This sermon is number 17 in a series of 23
1, 2 and 3 John - Part 17
"A Trinity Of Certainty And Security"
by David Legge | Copyright © 2006 | All Rights Reserved | www.preachtheword.com
Well let's turn again, for the last time, to the first epistle of John - chapter 5. First John chapter 5, and we're beginning to read from verse 18 to the end of the chapter, verse 21. Our title this evening is 'A Trinity of Certainty and Security'.
Verse 18: "We know that whosoever is born of God sinneth not; but he that is begotten of God keepeth himself, and that wicked one toucheth him not. And we know that we are of God, and the whole world lieth in wickedness. And we know that the Son of God is come, and hath given us an understanding, that we may know him that is true, and we are in him that is true, even in his Son Jesus Christ. This is the true God, and eternal life. Little children, keep yourselves from idols. Amen".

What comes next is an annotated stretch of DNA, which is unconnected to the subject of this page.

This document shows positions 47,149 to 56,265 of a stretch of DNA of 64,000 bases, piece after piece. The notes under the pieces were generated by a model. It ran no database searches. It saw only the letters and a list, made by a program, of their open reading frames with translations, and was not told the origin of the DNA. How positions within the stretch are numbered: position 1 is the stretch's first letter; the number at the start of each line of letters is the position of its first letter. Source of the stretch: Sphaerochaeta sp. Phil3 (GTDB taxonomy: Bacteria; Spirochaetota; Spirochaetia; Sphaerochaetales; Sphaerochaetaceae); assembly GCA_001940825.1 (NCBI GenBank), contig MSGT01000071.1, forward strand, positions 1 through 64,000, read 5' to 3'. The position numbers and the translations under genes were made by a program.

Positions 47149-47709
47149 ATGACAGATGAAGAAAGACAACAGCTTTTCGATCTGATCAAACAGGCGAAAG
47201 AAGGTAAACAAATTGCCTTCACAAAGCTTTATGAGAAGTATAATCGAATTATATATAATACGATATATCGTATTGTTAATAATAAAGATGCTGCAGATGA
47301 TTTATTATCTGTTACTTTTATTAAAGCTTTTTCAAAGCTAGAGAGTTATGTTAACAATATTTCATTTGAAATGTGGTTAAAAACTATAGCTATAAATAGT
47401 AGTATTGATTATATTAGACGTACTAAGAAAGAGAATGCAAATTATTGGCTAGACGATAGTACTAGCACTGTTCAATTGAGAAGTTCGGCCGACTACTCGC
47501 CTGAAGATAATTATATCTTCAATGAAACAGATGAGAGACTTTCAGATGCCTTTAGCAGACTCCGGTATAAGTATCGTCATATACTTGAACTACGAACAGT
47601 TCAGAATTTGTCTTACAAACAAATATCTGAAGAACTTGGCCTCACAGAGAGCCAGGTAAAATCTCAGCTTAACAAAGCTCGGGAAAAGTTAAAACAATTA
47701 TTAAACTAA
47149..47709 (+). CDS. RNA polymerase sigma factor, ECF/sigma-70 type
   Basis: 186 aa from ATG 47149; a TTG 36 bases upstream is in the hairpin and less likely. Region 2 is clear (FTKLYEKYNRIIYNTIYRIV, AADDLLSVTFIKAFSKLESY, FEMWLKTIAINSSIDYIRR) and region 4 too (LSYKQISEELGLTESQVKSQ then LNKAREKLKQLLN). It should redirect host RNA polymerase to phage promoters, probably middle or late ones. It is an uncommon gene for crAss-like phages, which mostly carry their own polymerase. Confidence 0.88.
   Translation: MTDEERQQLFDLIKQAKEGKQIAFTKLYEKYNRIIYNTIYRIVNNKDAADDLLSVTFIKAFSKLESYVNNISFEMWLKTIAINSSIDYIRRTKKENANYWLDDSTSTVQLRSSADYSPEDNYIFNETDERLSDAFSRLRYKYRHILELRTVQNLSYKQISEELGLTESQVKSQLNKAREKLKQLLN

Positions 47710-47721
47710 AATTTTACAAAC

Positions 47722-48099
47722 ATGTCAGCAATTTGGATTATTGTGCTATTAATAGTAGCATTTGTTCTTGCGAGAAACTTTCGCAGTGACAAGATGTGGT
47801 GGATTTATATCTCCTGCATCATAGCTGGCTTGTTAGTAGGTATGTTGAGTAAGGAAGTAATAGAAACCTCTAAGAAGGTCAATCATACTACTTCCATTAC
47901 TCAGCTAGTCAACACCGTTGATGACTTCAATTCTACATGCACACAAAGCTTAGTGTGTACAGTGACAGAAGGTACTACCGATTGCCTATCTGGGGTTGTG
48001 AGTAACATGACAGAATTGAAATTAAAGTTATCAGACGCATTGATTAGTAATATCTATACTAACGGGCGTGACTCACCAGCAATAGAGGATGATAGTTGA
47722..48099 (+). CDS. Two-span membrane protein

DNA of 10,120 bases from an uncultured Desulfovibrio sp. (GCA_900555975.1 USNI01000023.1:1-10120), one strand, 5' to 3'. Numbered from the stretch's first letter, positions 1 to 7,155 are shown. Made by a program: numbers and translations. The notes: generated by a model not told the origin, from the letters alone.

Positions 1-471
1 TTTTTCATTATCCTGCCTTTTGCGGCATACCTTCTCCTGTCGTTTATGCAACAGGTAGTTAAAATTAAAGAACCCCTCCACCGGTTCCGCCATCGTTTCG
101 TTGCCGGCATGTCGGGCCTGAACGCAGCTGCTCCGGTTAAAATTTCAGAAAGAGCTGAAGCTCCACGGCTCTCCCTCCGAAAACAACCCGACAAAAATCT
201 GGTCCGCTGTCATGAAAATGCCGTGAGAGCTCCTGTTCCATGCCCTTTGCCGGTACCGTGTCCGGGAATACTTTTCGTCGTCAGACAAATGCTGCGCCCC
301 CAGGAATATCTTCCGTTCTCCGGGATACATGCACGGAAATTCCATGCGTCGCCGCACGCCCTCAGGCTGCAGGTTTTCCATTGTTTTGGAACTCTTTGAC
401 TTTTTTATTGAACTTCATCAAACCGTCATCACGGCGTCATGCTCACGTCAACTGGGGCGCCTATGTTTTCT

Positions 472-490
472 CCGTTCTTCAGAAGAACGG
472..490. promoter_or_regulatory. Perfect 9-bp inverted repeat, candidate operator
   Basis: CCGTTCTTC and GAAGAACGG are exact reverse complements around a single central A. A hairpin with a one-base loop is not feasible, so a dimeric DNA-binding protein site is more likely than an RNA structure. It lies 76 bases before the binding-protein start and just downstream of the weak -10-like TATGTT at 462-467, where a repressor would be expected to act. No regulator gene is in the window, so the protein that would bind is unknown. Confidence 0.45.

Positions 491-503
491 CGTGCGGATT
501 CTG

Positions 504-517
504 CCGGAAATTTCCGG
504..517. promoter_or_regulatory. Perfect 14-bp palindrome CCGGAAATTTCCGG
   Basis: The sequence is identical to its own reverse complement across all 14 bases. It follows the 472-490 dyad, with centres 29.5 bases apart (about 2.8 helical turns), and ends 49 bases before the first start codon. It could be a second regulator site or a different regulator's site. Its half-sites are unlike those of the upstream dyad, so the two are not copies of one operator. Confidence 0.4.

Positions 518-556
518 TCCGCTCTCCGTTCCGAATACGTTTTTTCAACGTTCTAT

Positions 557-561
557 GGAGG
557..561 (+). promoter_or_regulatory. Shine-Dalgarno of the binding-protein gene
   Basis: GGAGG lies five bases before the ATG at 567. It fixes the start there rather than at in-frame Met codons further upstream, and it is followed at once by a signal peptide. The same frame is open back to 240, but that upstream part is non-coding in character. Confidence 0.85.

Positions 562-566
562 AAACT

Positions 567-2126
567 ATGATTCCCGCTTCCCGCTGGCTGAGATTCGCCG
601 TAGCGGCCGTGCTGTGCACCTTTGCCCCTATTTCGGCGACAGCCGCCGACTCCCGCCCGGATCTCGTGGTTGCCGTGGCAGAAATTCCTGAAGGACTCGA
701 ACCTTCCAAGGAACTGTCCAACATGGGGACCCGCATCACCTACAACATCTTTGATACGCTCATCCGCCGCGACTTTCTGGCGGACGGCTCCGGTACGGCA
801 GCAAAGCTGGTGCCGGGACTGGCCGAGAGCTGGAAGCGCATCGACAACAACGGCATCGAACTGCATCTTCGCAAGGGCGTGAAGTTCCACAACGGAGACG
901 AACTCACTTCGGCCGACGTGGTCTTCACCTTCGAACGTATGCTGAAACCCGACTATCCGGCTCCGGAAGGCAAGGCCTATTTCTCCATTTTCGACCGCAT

Now we have learnt, as we have gone through these 16 weeks - now 17 this evening - that this epistle of 1 John is an epistle about Christian profession. It tests our profession of faith in the Lord Jesus Christ, and as such, therefore it is also an epistle concerning assurance. You would imagine that an epistle to do with assurance would reiterate some of the certainties of the Christian faith, and we have found that this epistle does exactly that. Of course, we saw last week - at least we began to look at it from verse 13 on - that John begins to use one of his most favourite words again, this word 'know', an expression of certainty. He uses it to speak of five certainties in conclusion of his epistle.